Can a mechanic’s lien be placed on a home if the work performedwas to be bartered for?

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Can a mechanic’s lien be placed on a home if the work performedwas to be bartered for?

A friend offered to help out by letting me purchase roofing material and he would have him and his crew do the roof repair at a reduced labor charge. The work has taken more money and weeks longer than he told us. He offered to buy my old van for $200 cash, plus the cost of labor to finish part of the work that needs to be done. Now, 3 weeks later, he has not finished the work and says the transmission is full of water and will cost $1500 to fix. We never knew of any transmission issues. He said that we have to fix the van for him or he will put a lien against our house for non-payment of his work. Can he?

Asked on April 11, 2011 under Bankruptcy Law, Kansas

Answers:

MD, Member, California Bar / FreeAdvice Contributing Attorney

Answered 9 years ago | Contributor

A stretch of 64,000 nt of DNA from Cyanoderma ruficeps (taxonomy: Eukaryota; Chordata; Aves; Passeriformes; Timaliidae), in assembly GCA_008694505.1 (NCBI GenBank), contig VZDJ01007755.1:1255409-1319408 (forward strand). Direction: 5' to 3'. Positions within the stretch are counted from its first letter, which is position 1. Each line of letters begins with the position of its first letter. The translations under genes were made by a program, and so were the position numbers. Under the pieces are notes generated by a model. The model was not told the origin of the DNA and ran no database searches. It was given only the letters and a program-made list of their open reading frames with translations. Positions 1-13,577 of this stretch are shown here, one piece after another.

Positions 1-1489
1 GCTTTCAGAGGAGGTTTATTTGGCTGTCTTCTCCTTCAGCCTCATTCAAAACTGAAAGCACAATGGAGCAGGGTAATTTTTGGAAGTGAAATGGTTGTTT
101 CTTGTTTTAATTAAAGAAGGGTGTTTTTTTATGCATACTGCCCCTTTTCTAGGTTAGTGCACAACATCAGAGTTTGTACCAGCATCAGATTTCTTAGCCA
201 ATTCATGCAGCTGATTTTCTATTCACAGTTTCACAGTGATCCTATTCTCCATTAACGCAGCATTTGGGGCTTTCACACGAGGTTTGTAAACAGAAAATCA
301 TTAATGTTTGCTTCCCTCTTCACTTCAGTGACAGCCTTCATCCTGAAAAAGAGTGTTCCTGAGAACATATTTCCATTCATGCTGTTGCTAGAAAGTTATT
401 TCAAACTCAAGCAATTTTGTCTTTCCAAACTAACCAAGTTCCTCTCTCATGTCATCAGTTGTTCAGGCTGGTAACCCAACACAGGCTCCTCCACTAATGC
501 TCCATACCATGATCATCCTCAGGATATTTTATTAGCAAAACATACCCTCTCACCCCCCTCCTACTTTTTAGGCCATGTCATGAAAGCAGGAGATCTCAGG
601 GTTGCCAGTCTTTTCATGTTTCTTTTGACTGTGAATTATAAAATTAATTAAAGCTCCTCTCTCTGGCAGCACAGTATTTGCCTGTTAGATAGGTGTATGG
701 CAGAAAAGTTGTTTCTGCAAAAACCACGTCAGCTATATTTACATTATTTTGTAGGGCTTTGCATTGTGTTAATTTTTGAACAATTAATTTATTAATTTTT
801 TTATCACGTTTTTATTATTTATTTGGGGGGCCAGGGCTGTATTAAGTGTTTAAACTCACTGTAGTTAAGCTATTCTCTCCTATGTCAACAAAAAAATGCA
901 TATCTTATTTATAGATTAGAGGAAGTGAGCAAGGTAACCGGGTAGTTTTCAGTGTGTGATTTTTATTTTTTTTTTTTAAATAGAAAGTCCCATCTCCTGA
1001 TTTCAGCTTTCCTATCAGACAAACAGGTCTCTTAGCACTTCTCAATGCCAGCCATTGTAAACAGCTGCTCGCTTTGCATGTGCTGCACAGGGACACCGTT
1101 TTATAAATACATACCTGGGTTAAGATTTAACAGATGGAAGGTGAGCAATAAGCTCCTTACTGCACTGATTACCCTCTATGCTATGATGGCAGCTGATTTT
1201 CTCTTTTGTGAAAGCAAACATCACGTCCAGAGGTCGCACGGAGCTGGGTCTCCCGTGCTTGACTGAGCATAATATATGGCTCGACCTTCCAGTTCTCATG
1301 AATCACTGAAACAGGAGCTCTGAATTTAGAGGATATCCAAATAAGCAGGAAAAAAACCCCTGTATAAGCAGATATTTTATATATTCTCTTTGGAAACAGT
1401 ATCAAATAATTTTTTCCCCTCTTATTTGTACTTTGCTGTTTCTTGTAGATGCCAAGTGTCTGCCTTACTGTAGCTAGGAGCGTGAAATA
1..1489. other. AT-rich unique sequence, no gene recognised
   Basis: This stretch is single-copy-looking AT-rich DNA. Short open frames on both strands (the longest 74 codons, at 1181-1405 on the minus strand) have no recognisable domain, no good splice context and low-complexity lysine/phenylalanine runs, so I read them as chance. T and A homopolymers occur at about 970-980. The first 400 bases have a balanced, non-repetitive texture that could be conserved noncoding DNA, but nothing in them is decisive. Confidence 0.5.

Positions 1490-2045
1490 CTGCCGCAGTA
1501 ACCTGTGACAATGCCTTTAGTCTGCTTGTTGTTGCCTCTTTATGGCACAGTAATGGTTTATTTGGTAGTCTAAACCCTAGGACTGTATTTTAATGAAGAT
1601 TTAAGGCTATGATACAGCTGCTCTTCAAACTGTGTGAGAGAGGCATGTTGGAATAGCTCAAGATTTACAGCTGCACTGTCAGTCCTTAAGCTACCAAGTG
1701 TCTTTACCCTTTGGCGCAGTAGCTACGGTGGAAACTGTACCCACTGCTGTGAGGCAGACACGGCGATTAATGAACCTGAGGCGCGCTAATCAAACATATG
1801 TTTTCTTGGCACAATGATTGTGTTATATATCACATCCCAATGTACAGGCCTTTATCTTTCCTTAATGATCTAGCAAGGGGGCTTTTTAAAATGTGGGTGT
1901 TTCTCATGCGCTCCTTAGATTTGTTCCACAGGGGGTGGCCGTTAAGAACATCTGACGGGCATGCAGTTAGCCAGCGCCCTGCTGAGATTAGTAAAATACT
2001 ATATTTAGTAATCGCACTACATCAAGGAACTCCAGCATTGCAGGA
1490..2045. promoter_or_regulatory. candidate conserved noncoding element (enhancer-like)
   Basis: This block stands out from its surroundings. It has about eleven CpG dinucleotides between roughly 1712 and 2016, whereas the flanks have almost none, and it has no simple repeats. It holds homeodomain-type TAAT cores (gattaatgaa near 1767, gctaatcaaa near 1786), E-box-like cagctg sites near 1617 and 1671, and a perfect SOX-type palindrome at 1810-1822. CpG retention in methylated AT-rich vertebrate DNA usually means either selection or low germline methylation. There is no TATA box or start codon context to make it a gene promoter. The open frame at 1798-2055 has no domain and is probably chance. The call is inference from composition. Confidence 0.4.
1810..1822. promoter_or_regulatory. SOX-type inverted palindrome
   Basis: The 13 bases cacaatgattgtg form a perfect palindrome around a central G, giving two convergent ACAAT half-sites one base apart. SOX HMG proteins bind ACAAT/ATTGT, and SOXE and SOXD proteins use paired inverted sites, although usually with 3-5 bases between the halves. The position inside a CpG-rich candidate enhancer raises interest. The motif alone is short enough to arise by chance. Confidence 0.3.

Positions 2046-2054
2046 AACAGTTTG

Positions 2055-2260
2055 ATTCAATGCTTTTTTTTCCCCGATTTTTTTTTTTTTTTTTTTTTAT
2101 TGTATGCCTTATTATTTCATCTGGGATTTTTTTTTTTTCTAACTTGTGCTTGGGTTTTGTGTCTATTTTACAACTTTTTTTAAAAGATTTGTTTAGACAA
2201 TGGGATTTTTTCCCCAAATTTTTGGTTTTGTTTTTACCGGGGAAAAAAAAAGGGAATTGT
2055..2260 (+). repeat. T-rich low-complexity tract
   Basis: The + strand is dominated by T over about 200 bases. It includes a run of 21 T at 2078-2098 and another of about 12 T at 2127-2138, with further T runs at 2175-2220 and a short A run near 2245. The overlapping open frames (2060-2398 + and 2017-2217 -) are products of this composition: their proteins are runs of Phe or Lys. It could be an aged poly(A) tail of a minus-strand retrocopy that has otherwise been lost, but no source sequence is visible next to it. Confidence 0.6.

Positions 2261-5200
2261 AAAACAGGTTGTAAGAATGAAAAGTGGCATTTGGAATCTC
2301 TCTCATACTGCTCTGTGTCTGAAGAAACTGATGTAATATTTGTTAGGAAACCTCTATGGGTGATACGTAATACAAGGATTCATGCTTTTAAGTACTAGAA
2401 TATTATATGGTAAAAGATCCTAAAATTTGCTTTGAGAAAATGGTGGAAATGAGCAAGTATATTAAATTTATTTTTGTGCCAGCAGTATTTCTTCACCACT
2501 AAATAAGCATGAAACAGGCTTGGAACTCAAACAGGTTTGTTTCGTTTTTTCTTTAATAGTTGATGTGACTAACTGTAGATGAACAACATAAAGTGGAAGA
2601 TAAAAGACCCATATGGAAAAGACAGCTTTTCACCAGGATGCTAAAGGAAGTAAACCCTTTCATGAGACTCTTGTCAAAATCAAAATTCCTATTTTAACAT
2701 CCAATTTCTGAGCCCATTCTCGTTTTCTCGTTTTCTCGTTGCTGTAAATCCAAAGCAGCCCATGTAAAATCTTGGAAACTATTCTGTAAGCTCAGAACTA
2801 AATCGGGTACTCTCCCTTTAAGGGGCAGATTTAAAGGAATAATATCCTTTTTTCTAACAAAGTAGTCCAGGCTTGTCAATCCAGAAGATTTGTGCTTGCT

Sounds like your friend is pulling the wool over your eyes. First of all, a mechanic's lien is difficult to obtain in a situation like yours because it appears there were multiple settlements along the way and so if he had finished the work for a different type of compensation, he may have been able to obtain a lien. Here you have someone who has essentially refused to complete the work, trying to blackmail you into paying him for repairs to a vehicle that didn't have issues before and most likely doesn't have a contract from you. If he has a contract, check the details. Now, the work was not bartered as you indicate because he was supposed to be compensated but at a reduced labor charge. If he attempts to put a lien, you will be given notice, at which point you can quickly contact the agency that licenses such contractors or roofers and report him.


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